Tuesday December 10, 2019

Minimum Death Risk For Breast Cancer Patients From Heart Ailments

The scientists found that the long-term risk of mortality from heart disease is not higher following breast cancer treatment than in the average female population

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Breast Cancer. Pixabay

Contrary to earlier findings, German researchers have concluded that there is no higher risk of death from heart disease in breast cancer patients following radiotherapy or chemotherapy.

In a largest cohort study evaluating data from almost 350,000 patients from the US cancer registries, the team found that the risk is no higher than it is among the average population. Good risk management in the hospitals, as well as control screenings at short intervals, seem to make up for elevated risks, said researchers from the German Cancer Research Centre (DKFZ) in Heidelberg.

Risk of death from heart ailments is less in women suffering from Breast Cancer.

“At first, we were also surprised by this result. But we assume that our study paints a more realistic picture of the actual situation of treatment than clinical trials,” said Janick Weberpals, the study’s initial author, in a paper published in the European Heart Journal.

Breast cancer is the second-most frequent cancer worldwide and the most common cancer in women. However, improved screening measures and more effective treatment methods have considerably lowered the risk of succumbing to the disease.

Also Read: Breastfeeding May Reduce Hypertension Risk

“However, a number of clinical trials have suggested that both chemotherapy and radiotherapy are associated with the risk of suffering heart disease as a consequence of treatment,” said Hermann Brenner from DKFZ.

Brenner’s team analysed cases of women who were diagnosed with breast cancer in the years 2000-2011 and subsequently received treatment by radiotherapy or chemotherapy. The scientists found that the long-term risk of mortality from heart disease is not higher following breast cancer treatment than in the average female population.

Breast cancer awareness is very important in India.

“We consider the result of our study to be very positive for the treatment of breast cancer,” said Brenner. “It is particularly good news for the large number of affected patients that if they are in good medical care and have survived breast cancer, they do not need to be more worried about deadly heart diseases than women at the same age without breast cancer,” the researchers added. IANS

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Regular Use Of Hair Dye And Straightener May Increase The Risk Of Breast Cancer

An intriguing finding was the association between the use of chemical hair straighteners and breast cancer

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Breast cancer pink ribbon
Breast cancer survival rates are rising as screening and treatment improve. Pixabay

Researchers have found that women who use permanent hair dye and chemical hair straighteners have a higher risk of developing breast cancer than women who don’t use these products.

The study, published in the International Journal of Cancer, suggests that this risk increased with more frequent use of these chemical hair products.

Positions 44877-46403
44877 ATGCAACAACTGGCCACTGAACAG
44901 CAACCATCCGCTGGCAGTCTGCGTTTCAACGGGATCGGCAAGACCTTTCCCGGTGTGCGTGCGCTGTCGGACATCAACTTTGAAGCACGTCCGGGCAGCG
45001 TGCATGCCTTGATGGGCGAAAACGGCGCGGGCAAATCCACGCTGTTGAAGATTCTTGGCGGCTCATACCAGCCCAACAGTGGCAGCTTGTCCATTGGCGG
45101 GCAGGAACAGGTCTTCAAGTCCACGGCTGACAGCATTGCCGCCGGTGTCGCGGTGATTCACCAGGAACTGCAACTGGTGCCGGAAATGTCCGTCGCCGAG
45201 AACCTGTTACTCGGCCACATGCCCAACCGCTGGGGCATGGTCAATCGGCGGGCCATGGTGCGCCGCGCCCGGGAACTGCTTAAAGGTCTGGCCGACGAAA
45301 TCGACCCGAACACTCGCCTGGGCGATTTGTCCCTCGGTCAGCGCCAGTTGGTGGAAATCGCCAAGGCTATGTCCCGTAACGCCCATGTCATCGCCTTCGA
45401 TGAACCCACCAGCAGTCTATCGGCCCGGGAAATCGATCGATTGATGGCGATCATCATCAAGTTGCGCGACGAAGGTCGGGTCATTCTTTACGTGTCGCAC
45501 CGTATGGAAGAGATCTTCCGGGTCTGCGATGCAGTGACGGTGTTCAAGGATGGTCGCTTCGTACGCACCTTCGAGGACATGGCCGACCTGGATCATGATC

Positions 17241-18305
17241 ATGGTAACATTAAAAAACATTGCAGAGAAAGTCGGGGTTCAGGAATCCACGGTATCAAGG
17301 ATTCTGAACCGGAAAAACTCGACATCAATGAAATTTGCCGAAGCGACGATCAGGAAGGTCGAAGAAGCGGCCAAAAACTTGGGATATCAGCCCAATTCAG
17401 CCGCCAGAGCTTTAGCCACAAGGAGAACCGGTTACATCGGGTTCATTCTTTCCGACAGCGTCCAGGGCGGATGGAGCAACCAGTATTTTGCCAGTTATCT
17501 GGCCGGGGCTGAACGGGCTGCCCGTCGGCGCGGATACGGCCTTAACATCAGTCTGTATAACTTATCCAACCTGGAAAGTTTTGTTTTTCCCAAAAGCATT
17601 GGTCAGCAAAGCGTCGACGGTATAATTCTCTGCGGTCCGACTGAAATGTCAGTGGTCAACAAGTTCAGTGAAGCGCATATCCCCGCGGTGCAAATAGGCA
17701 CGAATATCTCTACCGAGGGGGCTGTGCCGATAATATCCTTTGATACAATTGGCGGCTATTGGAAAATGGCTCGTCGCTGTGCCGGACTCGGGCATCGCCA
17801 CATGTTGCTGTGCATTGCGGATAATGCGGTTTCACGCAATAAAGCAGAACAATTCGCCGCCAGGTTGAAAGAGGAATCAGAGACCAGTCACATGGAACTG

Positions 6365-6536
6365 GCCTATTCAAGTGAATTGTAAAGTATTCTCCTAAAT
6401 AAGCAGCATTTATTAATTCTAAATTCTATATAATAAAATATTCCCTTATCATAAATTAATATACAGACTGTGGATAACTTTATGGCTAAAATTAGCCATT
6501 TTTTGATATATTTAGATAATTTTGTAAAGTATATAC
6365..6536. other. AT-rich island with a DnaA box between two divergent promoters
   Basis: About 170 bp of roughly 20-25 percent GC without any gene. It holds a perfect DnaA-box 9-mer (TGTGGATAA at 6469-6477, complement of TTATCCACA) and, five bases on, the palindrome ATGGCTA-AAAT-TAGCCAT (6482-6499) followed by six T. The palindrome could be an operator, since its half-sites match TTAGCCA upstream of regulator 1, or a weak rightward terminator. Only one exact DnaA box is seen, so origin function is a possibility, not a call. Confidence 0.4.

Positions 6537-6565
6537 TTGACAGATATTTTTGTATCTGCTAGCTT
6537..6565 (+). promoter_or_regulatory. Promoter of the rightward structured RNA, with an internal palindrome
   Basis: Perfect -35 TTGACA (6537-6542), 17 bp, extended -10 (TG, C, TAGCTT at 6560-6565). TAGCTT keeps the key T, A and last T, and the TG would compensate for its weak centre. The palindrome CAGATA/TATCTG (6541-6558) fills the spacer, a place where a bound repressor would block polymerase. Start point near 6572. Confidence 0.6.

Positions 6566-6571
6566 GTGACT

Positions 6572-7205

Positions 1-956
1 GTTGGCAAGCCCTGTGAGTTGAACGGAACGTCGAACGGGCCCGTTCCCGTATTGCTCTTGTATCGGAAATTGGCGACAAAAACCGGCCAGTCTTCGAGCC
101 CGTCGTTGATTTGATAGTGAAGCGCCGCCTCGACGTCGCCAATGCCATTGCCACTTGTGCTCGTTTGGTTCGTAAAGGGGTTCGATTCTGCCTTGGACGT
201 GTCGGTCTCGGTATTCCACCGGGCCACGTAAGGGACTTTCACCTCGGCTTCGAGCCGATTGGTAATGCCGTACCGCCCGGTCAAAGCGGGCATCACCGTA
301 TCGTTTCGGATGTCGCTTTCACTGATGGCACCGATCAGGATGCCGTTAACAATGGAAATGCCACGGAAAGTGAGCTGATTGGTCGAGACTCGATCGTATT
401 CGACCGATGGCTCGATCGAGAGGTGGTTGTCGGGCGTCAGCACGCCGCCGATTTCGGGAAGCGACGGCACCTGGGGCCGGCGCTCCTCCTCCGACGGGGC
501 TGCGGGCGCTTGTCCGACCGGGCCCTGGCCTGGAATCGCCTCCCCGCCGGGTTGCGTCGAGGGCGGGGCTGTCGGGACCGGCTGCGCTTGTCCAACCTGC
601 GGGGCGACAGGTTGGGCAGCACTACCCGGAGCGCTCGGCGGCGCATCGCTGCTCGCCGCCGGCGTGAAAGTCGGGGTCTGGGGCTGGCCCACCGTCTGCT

“Researchers have been studying the possible link between hair dye and cancer for a long time, but results have been inconsistent,” said study author Alexandra White from National Institute of Environmental Health Sciences (NIEHS) in US.

“In our study, we see a higher risk associated with hair dye use, and the effect is stronger in African American women, particularly those who are frequent users,” White said.

Using data from 46,709 women in the Sister Study, researchers at NIEHS, found that women who regularly used permanent hair dye in the year prior to enrolling in the study were nine per cent more likely than women who didn’t use hair dye to develop breast cancer.

Among African American women, using permanent dyes every five to eight weeks or more was associated with a 60 per cent increased risk of breast cancer as compared with an eight per cent increased risk for white women.

The research team found little to no increase in breast cancer risk for semi-permanent or temporary dye use.

Permanent hair dye risks breast cancer
Women who regularly use permanent hair dye could be increasing their risk of breast cancer up to 60 percent, according to scientists writing in the International Journal of Cancer. Pixabay

An intriguing finding was the association between the use of chemical hair straighteners and breast cancer.

The researchers found that women who used hair straighteners at least every five to eight weeks were about 30 per cent more likely to develop breast cancer.

While the association between straightener use and breast cancer was similar in African American and white women, straightener use was much more common among African American women, the study said.

The researchers cautioned that although there is some prior evidence to support the association with chemical straighteners, these results need to be replicated in other studies.

ALSO READ: Protein Deficiency Ordinary Among Indians: Experts

When asked if women should stop dyeing or straightening their hair, study co-author Dale Sandler, “We are exposed to many things that could potentially contribute to breast cancer, and it is unlikely that any single factor explains a woman’s risk.

“While it is too early to make a firm recommendation, avoiding these chemicals might be one more thing women can do to reduce their risk of breast cancer,” Sandler said.(IANS)